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Sir John Falstaff.
Servants to Page, Ford, &c.
SCENE, Windsor; and the parts adjacent.
Jul. O me, unhappy!
[Faints. Pro. Look to the boy. Val. Why, boy! why, wag! how now? what is
the matter? Look up; speak. Jul.
O good sir, my master charg'd me
Pro. Where is that ring, boy?
Here 'tis : this is it.
[Gives a ring: Pro. How ! let me see: Why this is the ring I gave to Julia.
Jul. O, cry you mercy, sir, I have mistook ; This is the ring you sent to Silvia.
[Shows another ring. Pro. But, how cam'st thou by this ring? at my
depart, I gave
this unto Julia. Jul. And Julia herself did give it me; And Julia herself hath brought it hither.
Pro. How! Julia !
Jul. Behold her that gave aim to all thy oaths,' And entertain'd them deeply in her heart : How oft hast thou with perjury cleft the root ? :
rio's speech in page 197; and all is right. Why then should Julia faint ? It is only an artifice, seeing Silvia given up to Valentine, to discover herself to Proteus, by a pretended mistake of the rings. One great fault of this play is the hastening too abruptly, and without due preparation to the denouement, which shews that, if it be Shakspeare's, (which I cannot doubt,) it was one of his very early performances. BLACKSTONE.
9 Todeliver a ring to madam Silvia ;] Surelyour author wrote-“ Deliver a ring,” &c. A verse so rugged as that in the text must be corrupted by the players, or transcriber.
* Behold her that gave aim to all thy oaths,] Gave encouragement, a phrase in archery.
How oft hast thou with perjury cleft the root ?] i. e. of her heart. An allusion to deaving the pin in archery.
O Proteus, let this habit make thee blush!
minds. Pro. Than men their minds ! 'tis true ; O hea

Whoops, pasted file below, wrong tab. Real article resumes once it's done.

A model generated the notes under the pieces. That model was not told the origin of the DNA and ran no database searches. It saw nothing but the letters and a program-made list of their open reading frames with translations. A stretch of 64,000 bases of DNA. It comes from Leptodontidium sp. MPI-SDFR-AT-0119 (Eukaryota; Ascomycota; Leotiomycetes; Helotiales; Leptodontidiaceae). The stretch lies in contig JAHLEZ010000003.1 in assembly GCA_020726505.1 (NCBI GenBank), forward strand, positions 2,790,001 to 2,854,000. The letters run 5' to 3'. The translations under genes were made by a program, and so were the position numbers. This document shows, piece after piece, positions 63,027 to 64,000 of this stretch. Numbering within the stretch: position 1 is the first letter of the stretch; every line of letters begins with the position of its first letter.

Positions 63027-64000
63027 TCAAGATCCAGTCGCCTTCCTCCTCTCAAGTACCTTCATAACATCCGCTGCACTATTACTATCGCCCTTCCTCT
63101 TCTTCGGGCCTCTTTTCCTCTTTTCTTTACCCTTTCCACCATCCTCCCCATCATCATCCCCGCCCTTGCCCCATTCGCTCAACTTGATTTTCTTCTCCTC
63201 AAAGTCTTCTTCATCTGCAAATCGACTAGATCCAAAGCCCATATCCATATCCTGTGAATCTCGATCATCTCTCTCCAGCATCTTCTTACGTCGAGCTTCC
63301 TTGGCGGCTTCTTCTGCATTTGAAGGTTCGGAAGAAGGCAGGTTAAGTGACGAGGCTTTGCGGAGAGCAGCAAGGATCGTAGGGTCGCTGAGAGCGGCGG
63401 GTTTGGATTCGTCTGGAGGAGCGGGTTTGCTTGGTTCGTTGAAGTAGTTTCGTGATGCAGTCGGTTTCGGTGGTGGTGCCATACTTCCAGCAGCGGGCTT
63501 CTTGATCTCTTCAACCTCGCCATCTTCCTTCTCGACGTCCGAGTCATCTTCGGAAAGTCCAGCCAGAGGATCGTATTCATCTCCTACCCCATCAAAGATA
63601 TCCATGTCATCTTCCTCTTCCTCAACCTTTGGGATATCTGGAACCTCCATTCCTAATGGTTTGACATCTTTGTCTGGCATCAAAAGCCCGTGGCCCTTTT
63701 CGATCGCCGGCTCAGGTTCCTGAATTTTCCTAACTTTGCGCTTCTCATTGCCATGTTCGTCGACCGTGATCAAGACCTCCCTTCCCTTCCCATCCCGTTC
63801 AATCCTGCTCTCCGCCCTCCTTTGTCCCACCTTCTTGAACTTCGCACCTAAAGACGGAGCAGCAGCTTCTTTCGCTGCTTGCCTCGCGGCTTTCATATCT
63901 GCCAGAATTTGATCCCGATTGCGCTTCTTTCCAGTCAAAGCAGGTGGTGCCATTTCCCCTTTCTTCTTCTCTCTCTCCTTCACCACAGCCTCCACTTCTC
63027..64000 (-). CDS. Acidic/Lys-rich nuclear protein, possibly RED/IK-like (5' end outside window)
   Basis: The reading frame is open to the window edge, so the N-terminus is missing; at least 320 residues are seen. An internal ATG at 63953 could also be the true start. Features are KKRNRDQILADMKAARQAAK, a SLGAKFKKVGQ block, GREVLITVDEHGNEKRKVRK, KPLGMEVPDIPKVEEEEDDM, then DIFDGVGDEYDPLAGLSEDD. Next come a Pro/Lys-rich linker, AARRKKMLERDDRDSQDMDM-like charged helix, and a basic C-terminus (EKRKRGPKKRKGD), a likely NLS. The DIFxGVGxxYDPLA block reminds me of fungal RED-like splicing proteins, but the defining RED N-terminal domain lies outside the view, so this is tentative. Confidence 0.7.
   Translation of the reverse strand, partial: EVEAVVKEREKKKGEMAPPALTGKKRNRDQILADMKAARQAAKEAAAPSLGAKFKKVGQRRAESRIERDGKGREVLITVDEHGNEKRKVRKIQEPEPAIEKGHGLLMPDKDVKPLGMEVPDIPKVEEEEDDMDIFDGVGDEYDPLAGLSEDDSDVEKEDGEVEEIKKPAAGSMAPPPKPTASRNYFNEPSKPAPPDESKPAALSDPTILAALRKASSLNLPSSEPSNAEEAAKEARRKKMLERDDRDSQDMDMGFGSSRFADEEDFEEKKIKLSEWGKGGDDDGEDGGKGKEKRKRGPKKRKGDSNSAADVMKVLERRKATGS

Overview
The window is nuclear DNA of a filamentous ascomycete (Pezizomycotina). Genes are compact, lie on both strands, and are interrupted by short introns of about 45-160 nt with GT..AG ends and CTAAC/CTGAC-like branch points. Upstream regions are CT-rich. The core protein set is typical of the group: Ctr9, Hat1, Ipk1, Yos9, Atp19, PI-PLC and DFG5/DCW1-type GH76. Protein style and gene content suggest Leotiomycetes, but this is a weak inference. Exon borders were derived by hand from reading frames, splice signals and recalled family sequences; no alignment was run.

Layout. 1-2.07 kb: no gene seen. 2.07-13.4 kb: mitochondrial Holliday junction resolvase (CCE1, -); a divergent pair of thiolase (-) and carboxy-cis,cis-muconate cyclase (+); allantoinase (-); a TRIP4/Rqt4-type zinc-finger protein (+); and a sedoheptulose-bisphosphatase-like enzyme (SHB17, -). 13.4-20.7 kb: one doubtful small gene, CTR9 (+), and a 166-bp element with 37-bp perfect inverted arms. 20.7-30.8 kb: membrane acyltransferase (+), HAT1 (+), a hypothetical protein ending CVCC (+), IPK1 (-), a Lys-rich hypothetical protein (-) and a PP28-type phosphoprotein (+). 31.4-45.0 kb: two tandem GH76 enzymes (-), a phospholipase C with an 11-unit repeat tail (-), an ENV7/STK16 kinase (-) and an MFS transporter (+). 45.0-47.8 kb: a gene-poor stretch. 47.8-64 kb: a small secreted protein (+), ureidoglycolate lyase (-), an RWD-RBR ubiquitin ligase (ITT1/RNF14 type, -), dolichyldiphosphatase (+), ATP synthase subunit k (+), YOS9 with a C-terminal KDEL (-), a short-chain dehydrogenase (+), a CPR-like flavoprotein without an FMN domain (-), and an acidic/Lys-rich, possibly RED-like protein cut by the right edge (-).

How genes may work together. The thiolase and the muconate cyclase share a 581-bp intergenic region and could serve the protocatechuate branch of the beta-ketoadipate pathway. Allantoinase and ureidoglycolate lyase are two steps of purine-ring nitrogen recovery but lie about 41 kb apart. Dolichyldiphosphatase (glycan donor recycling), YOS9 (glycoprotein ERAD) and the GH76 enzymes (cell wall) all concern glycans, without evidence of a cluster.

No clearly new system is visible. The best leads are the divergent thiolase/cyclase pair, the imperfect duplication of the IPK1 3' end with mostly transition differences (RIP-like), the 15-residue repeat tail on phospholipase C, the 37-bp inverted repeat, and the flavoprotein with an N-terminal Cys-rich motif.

ven! were man But constant, he were perfect: that one error Fills him with faults ; makes him run through all
Val. Come, come, a hand from either:
ever. Jul. And I have mine.
Enter Out-laws, with DUKE and THURIO. Out.
A prize, a prize, a prize! Val. Forbear, I say ; it is my lord the duke. Your grace is welcome to a man disgracid, Banished Valentine. Duke.
Sir Valentine ! Thu. Yonder is Silvia ; and Silvia's mine. Val. Thurio give back, or else embrace thy
death; Come not within the measure* of my wrath : Do not name Silvia thine ; if once again,
if shame live - ] That is, if it be any shame to wear & disguise for the purposes of love.
the measuren] The reach of my anger,
Milan shall not behold thee. Here she stands,
Thu. Sir Valentine, I care not for her, I;
Duke. The more degenerate and base art thou,
happy I now beseech you, for your daughter's sake, To grant one boon that I shall ask of you.
Duke. I grant it, for thine own, whate'er it be.
Val. These banish'd men, that I have kept withal, Are men endued with worthy qualities ; Forgive them what they have committed here, And let them be recall'd from their exíle : They are reform’d, civil, full of good,
5 Milan shall not behold thee.] All the editions—Verona shall not behold thee. But from every circumstance, the poet must have intended; i. e. Milan, thy country, skall never see thee again : thou shalt never live to go back thither. THEOBALD.
• To make such means for her as thou hast done,] i. e. to make such interest for, to take such disingenuous pains about her.
1- all former griets,] Griefs in old language frequently signified grievances, wrongs. MALONE.
And fit for great employment, worthy lord.
Val. And, as we walk along, I dare be bold
I'll tell you as we pass along,
include all jars-) i. e. shut up, or conclude. . With triumphs, ] Triumphs in this and many other passages of Shakspeare, signity Masques and Revels, &c.
* In this play there is a strange mixture of knowledge and ignorance, of care and negligence. The versification is often excellent, the allusions are learned and just; but the author conveys his heroes by sea from one inland town to another in the same country; he places the Emperor at Milan, and sends his young men to attend him, but never mentions him more; he makes Proteus, after an interview with Silvia, say he has only seen her picture ; and, if we may credit the old copies, he has, by mistaking places, left his scenery inextricable. The reason of all this confusion seems to be, that he took his story from a novel, which he sometimes followed, and sometimes forsook, sometimes remembered, and sometimes forgot.
That this play is rightly attributed to Shakspeare, I have little doubt. If it be taken from him, to whom shall it be given ? This question may be asked of all the disputed plays, except Titus Andronicus ; and it will be found more credible, that Shakspeare